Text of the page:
Tuesday November 14th

MCZ 101, 26 Oxford Street, Harvard University
07:30 PM

Charismatic Caterpillars of Limacodidae:
or how Limacodidae chose me as biographer of Harrison G. Dyar, Jr.

Marc E. Epstein

Senior Insect Biosystematist, California Dept. of Food and Agriculture

When I began dissertation research on limacodid moths at the University of Minnesota I soon sensed that Harrison G. Dyar had an “inordinate fondness” for them, although he was known for his work on many families of Lepidoptera, as well as mosquitoes. I will take you on my journey of discovery, including an interview with his son about Dyar’s extensive tunnels beneath Washington, DC, an exploration of his double life, and other unusual attributes of his life. I will also touch on his life in Boston with his mother, Eleonora Rosella Dyar, a well- known medium, his time at MIT and as a member of your club publishing not only his famous paper on geometric growth of caterpillars, known as “Dyar’s Law” in Psyche, but also other papers, including the life histories of over 60 geometrid moths! Dyar spent most of a decade in Boston (1882-1892), interrupted only by summers near Rhinebeck, New York, and extensive western collecting trips.

A book signing will follow the talk.

The talk is free and open to the public. The meeting is readily accessible via public transportation. Parking is available in the Oxford Street Garage with advance arrangement, as described here, or (usually but not always) at spaces on nearby streets. Everyone is also welcome to join us for dinner before the talk (beginning at 5:45 PM) at the Cambridge Common, 1667 Mass Ave., Cambridge.

CEC meetings are held the second Tuesday of the month from October through May. The evening schedule typically includes an informal dinner (5:45 to 7:15 PM) followed by our formal meeting (7:30 – 9:00 PM). The latter begins with club business and is followed by a 50 minute entomology related presentation. Membership is open to amateur and professional entomologists.

Tuesday October 10th

07:30 PM

An Eggcellent Adventure: The eggs from (almost) every insect species you’ve ever heard of

MCZ 101, 26 Oxford Street, Harvard University

Sam Church, Seth Donoughe, and Bruno de Medeiros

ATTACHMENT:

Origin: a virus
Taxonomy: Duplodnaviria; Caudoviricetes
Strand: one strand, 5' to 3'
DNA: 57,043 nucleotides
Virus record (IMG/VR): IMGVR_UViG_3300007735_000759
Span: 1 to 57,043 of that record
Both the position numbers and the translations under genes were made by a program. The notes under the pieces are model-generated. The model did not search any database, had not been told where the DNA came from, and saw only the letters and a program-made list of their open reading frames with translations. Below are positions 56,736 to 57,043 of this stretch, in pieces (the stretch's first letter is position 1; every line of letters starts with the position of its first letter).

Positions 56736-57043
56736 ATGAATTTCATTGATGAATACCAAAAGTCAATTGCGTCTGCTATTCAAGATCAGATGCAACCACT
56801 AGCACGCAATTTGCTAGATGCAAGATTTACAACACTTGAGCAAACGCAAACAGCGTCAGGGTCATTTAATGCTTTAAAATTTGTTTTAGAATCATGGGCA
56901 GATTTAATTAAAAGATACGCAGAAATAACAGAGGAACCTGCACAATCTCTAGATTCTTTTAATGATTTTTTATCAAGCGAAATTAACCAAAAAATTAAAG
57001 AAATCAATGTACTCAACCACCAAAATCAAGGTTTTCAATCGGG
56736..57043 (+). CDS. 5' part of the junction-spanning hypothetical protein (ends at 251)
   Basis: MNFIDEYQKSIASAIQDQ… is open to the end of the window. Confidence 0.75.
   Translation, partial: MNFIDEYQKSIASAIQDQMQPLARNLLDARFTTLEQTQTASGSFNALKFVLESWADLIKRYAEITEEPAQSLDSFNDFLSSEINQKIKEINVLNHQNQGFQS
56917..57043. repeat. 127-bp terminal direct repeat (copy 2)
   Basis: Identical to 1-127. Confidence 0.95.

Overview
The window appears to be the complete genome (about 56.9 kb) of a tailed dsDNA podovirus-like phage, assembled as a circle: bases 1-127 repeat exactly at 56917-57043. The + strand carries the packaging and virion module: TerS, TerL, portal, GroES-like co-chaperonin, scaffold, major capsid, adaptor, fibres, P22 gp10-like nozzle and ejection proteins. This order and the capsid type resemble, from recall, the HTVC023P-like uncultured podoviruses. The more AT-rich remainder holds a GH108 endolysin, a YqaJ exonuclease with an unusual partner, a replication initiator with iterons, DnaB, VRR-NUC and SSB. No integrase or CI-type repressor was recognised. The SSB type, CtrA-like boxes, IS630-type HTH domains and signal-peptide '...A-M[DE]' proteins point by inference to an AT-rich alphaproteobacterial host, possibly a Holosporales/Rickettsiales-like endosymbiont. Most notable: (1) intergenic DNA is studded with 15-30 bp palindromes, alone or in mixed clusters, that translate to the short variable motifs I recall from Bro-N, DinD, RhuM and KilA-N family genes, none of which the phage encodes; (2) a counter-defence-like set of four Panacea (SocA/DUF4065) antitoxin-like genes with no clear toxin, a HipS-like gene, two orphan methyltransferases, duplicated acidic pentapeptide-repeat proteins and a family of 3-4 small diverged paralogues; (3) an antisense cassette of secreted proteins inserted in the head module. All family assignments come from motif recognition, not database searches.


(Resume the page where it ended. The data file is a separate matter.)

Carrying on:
Harvard University, Dept. of Organismic and Evolutionary Biology
advised by Dr. Cassandra Extavour


Insect eggs come in all shapes and sizes. The diversity of insect egg morphologies rivals the incredible morphological diversity of adult insects.

Open questions include: what is the range of insect egg sizes, and what are the causes and consequences of egg size evolution? In order to answer these questions, we have compiled a database of over 10,000 insect egg descriptions from the entomological literature.

To our surprise, the eggs of different insect species span a 100-million-fold range of volumes. We test long-standing hypotheses about how cell size, body size, and ecological factors shape the course of life-history evolution. Furthermore, we show that for any given adult size, egg volumes can range across four orders of magnitude. Our database can be used to test many additional hypotheses about life-history, insect development, and morphological evolution.

The talk is free and open to the public. The meeting is readily accessible via public transportation. Parking is available in the Oxford Street Garage with advance arrangement, as described here, or (usually but not always) at spaces on nearby streets. Everyone is also welcome to join us for dinner before the talk (beginning at 5:45 PM) at the Cambridge Common, 1667 Mass Ave., Cambridge.

CEC meetings are held the second Tuesday of the month from October through May. The evening schedule typically includes an informal dinner (5:45 to 7:15 PM) followed by our formal meeting (7:30 – 9:00 PM). The latter begins with club business and is followed by a 50 minute entomology related presentation. Membership is open to amateur and professional entomologists.